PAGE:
Whilst yours truly was happy to see our professional footballers plying their trade in the stinking rich South African Professional Soccer League (PSL) riding the crest of the waves, one is inclined to take with a grain of salt that our boys have what it takes to be counted amongst the finest on the African continent.
Both Brave Warriors stalwarts Pikes Shalulile and Deon “Hotter than Hell” Hotto-Kavandjii were in impressive form during the just ended PSL campaign. The pair’s near faultless display for their respective clubs Highlands Park and Bidvest Wits elevated them to the status of superstars.
Ironically, both players’ fairytale run came to an abrupt end when their respective clubs were surprisingly sold to new owners. Luckily, the Namibian pair did not have to lose any sleep over their immediate future with potential suitors already lined up to dangle a juicy carrot in their faces for their precious signatures.
It’s now a well-known secret that Hotto-Kavendjii signed for Soweto giants Orlando Pirates while Shalulile found refuge with serial league winners Mamelodi Sundowns.
Fair enough, both players are now in the advance period of their professional careers and while the prospect of playing in the highly competitive Caf Champions league is enticing, yours truly is a bit uneasy with their choice of destination.
The Lions of the North had a fairly good season by their own standards with the gangling Namibian net buster on top of his game. Pikes enjoyed a stellar season in only his third season in the South African top tier football league.
It should be noted that Highlands Park and Sundowns are miles apart in terms of quality and style of play, same applies to Hotto’s former club Wits.
Take nothing away from Pikes, the athletically built former Tura Magic’s top marksman is a proven goal scorer, strong and can hold off robust defenders with his height and strength, a rare commodity amongst South African born footballers.
My concern is his mental strength, having just being crowned PSL joint-top goal scorer with an amazing goal tally of sixteen strikes to his name and a regular starter at his former club, will the Namibian be satisfied and patient playing second fiddle to established stars such as Affonso, Sirino, Fraser, Mahlambi, Maboe and Vilakazi?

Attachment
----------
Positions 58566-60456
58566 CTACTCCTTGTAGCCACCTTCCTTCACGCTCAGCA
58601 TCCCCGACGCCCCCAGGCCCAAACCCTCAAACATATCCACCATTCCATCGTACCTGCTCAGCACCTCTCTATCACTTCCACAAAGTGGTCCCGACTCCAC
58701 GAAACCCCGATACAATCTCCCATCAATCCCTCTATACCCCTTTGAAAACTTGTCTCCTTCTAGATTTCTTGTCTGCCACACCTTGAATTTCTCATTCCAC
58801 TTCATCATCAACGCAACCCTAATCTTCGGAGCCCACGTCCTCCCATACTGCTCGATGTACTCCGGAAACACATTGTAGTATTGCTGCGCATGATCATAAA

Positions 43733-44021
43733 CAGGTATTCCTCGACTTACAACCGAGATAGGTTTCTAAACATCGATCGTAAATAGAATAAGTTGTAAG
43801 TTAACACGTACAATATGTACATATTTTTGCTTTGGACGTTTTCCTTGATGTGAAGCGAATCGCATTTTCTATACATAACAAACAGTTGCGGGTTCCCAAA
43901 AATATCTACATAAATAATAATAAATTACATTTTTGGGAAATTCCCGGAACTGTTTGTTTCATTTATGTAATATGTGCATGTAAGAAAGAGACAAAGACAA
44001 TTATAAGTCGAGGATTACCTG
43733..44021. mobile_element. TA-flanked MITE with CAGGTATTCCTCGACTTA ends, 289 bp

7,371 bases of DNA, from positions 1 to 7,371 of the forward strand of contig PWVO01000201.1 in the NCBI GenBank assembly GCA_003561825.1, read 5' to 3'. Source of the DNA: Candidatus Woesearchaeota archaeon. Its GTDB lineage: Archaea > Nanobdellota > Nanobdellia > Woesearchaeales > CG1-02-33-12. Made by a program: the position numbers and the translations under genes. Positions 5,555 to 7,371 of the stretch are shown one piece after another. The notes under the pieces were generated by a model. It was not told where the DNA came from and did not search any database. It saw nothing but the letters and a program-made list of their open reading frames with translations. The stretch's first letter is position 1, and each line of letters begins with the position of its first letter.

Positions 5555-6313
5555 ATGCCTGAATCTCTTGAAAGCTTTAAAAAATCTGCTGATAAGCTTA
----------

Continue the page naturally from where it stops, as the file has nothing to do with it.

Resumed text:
After all, you don’t pay so much money for a player only to have them warm the substitutes’ bench or worse still, keep them in the stands like so many other stars who arrived at Sundowns amidst much fanfare.
Jeremy Brockie is a case in point, the free scoring bearded Kiwi arrived at the Pretoria outfit with an incredible goal scoring resume but faded into obscurity.
The big frame New Zealander was finally shipped off to Maritzburg United on loan having failed dismally to nail down a place in Pitso Mosimane’s star-studded starting lineup.
As for Hotto, he’s a PSL veteran having had stints with Golden Arrows, Bloemfontein Celtic and Bidvest Wits with the Ghosts his fourth professional team during his seven-year lodging in the PSL.
Nevertheless, football is a short career and the players should start thinking about having something tangible to fall back on when their playing days are over. If the mentioned figures (salaries) are anything to go by, the pair should stay put and secure their future.
On the flip side of the coin, should the players not enjoy sufficient game time, our national team could be the ultimate loser as the technical team could find themselves between the rock and a hard place scratching their heads whether to select ineffective players or go for loyalty based on past performance.
If my recollection serves me right, I recall a hot striker going by the name of Fees Moloi, who joined Chiefs amidst much fanfare only to prove a nine-day wonder while Khama Billiat is yet to find his goal-scoring boots despite arriving at Amakhosi as the hottest striker in the business. I rest my case.